This was one of the topics I already had in mind for one of my weekly posts. I decided to talk about it today after I wrote my contribution to the The Bright Side e-book, a lovely initiative by Nicole Adams and Andrew Morris that celebrates everything that is right in freelance translation, with stories of real successful translators.
This is a quite controversial topic in freelance translation because there are clients offering extremely low rates and translators who accept working for peanuts. More experienced translators, however, despise this kind of translators and think they are a disgrace for our profession.
I, myself, have started working as a freelance translator for an agency for R$ 0.03. Please note that the price is in Brazilian reais, not in dollars, which is even worse, taking into account that US$ 1 is approximately R$ 2.3 nowadays.
You know what? When I was offered that, I was bubbling with happiness. After all, I was able to work as a freelance translator the way I had always dreamed of and would earn some good money. I had just finished my MA and returned to Brazil; had been looking for a job for two months. That was my very first job as a translator.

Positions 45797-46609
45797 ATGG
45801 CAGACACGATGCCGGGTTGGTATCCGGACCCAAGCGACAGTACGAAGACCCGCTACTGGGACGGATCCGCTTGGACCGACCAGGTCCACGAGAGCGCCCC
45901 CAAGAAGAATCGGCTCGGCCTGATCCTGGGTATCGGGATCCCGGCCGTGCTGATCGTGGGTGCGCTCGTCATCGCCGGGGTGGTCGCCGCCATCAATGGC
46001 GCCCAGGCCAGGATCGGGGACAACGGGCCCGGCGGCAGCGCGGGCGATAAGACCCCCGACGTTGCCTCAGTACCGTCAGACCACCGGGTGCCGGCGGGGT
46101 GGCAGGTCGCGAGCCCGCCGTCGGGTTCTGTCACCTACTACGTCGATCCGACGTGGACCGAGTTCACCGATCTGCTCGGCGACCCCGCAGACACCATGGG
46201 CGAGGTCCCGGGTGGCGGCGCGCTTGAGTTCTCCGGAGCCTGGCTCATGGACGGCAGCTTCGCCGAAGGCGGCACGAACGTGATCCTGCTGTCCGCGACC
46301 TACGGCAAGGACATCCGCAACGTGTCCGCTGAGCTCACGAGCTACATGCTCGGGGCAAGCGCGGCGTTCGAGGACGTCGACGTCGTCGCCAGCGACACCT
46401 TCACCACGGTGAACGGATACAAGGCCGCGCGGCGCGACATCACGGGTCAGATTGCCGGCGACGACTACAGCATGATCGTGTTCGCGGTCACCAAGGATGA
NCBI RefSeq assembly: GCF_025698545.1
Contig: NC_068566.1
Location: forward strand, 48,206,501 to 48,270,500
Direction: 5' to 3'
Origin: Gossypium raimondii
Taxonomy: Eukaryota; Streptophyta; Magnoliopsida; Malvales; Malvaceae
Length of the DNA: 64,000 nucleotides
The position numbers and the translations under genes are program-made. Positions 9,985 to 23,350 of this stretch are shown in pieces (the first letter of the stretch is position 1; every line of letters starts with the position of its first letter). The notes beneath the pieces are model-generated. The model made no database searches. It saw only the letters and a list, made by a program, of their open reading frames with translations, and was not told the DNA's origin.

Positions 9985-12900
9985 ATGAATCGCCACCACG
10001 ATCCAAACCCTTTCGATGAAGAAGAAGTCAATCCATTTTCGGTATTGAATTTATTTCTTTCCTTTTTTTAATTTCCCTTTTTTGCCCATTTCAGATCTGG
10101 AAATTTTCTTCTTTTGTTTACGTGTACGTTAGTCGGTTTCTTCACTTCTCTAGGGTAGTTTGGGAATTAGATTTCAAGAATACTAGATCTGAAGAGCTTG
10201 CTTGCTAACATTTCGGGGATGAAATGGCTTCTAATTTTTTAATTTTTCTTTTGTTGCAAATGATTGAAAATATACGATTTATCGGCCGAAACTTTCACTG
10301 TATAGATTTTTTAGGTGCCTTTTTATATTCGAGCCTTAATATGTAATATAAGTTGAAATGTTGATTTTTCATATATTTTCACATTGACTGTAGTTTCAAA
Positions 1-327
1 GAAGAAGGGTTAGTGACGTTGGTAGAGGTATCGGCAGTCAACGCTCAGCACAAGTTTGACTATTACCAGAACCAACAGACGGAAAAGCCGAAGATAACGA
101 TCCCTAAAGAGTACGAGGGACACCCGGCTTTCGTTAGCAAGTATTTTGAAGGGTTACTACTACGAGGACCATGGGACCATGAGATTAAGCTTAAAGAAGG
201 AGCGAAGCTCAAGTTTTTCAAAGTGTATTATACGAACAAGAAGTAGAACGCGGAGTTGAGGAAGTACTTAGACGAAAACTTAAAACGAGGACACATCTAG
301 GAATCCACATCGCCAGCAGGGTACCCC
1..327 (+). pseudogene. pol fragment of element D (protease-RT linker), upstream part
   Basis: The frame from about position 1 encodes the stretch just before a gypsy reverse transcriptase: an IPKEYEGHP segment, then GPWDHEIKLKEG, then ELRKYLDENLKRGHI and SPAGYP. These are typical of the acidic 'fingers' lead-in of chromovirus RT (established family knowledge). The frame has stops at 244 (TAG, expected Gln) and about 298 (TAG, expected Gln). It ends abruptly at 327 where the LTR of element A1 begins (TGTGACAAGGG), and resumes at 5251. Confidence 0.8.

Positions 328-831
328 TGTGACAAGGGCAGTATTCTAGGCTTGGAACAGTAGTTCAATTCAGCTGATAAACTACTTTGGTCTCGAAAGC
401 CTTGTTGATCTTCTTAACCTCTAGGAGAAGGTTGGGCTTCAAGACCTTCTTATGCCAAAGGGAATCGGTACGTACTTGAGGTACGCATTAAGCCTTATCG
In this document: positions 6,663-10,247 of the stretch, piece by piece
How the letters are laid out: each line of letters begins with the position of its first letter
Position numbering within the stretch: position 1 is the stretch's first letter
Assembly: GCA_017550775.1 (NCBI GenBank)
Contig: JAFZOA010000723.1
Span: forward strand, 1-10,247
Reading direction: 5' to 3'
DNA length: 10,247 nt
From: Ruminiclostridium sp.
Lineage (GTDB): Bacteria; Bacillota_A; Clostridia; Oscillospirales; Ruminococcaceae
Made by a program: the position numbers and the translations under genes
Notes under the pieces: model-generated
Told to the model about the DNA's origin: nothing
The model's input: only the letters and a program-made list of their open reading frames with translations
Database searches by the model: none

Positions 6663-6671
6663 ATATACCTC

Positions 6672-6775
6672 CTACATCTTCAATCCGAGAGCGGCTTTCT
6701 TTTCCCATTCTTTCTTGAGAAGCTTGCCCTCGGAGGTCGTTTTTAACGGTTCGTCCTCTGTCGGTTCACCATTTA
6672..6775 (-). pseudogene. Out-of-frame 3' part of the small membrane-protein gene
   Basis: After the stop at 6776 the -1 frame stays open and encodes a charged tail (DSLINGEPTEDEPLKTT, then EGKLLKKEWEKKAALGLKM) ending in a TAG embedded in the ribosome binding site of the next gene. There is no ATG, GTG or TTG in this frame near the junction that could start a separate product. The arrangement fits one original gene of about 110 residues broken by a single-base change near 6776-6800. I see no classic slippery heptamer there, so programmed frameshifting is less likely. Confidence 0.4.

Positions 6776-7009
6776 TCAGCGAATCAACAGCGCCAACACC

After one month of “experience” (yeah, right, I was a freelancer and I had to go through an experience period; go figure!), my rate was raised a bit. After one year, it was raised a tiny bit again. However, after this period, I was beginning to be aware of the market. I read blogs, followed experienced translators on social media, talked to translator friends. I started looking for other clients and establishing my own rate.
I believe that our profession is just like any other. Nobody starts earning the same as a senior employee, right? Why should we be different? Besides, there is no such a thing as the right rate. There is, of course, a basis, such as the table of reference values suggested by Sintra (Brazilian translators’ union). Each translator should be able to establish their own rate based on this table, on their educational and professional background, on their experience, on the market, on their specialization, on the language pair, etc. We many have different rates for different clients, but we must have a minimum rate and not settle for less.
My suggestion is that you take all the above points into account when defining your rate. If you’re a newbie and/or has absolutely no idea of the price you should charge, do some research. Ask some translator friends/colleagues who are pretty much in the same level as you are, or a bit more experienced, if they would mind telling you how much they charge.
Do you have a similar or different experience with rates you would like to share with us? What’s your take on this issue?